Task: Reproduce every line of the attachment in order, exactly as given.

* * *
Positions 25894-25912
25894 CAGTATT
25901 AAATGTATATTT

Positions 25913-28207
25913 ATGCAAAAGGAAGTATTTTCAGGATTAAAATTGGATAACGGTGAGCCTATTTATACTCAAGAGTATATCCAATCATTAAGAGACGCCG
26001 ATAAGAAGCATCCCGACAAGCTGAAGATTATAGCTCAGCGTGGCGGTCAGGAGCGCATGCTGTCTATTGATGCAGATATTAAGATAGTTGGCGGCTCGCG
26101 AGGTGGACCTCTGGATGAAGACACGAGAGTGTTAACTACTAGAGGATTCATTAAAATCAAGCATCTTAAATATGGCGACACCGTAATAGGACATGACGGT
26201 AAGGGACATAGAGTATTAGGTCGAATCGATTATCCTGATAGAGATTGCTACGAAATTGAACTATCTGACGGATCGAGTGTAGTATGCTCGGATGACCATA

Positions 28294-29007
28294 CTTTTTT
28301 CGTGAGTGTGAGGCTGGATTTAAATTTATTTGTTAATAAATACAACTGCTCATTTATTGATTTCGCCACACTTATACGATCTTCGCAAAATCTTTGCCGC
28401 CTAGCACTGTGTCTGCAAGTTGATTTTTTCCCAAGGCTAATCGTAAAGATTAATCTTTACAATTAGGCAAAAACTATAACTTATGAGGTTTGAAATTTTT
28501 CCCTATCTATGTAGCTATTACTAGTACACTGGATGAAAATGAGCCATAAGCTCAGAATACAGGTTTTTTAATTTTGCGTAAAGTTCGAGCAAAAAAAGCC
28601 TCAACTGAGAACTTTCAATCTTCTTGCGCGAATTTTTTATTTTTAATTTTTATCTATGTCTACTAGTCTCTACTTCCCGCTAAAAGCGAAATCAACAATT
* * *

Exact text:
Positions 25894-25912
25894 CAGTATT
25901 AAATGTATATTT

Positions 25913-28207
25913 ATGCAAAAGGAAGTATTTTCAGGATTAAAATTGGATAACGGTGAGCCTATTTATACTCAAGAGTATATCCAATCATTAAGAGACGCCG
26001 ATAAGAAGCATCCCGACAAGCTGAAGATTATAGCTCAGCGTGGCGGTCAGGAGCGCATGCTGTCTATTGATGCAGATATTAAGATAGTTGGCGGCTCGCG
26101 AGGTGGACCTCTGGATGAAGACACGAGAGTGTTAACTACTAGAGGATTCATTAAAATCAAGCATCTTAAATATGGCGACACCGTAATAGGACATGACGGT
26201 AAGGGACATAGAGTATTAGGTCGAATCGATTATCCTGATAGAGATTGCTACGAAATTGAACTATCTGACGGATCGAGTGTAGTATGCTCGGATGACCATA

Positions 28294-29007
28294 CTTTTTT
28301 CGTGAGTGTGAGGCTGGATTTAAATTTATTTGTTAATAAATACAACTGCTCATTTATTGATTTCGCCACACTTATACGATCTTCGCAAAATCTTTGCCGC
28401 CTAGCACTGTGTCTGCAAGTTGATTTTTTCCCAAGGCTAATCGTAAAGATTAATCTTTACAATTAGGCAAAAACTATAACTTATGAGGTTTGAAATTTTT
28501 CCCTATCTATGTAGCTATTACTAGTACACTGGATGAAAATGAGCCATAAGCTCAGAATACAGGTTTTTTAATTTTGCGTAAAGTTCGAGCAAAAAAAGCC
28601 TCAACTGAGAACTTTCAATCTTCTTGCGCGAATTTTTTATTTTTAATTTTTATCTATGTCTACTAGTCTCTACTTCCCGCTAAAAGCGAAATCAACAATT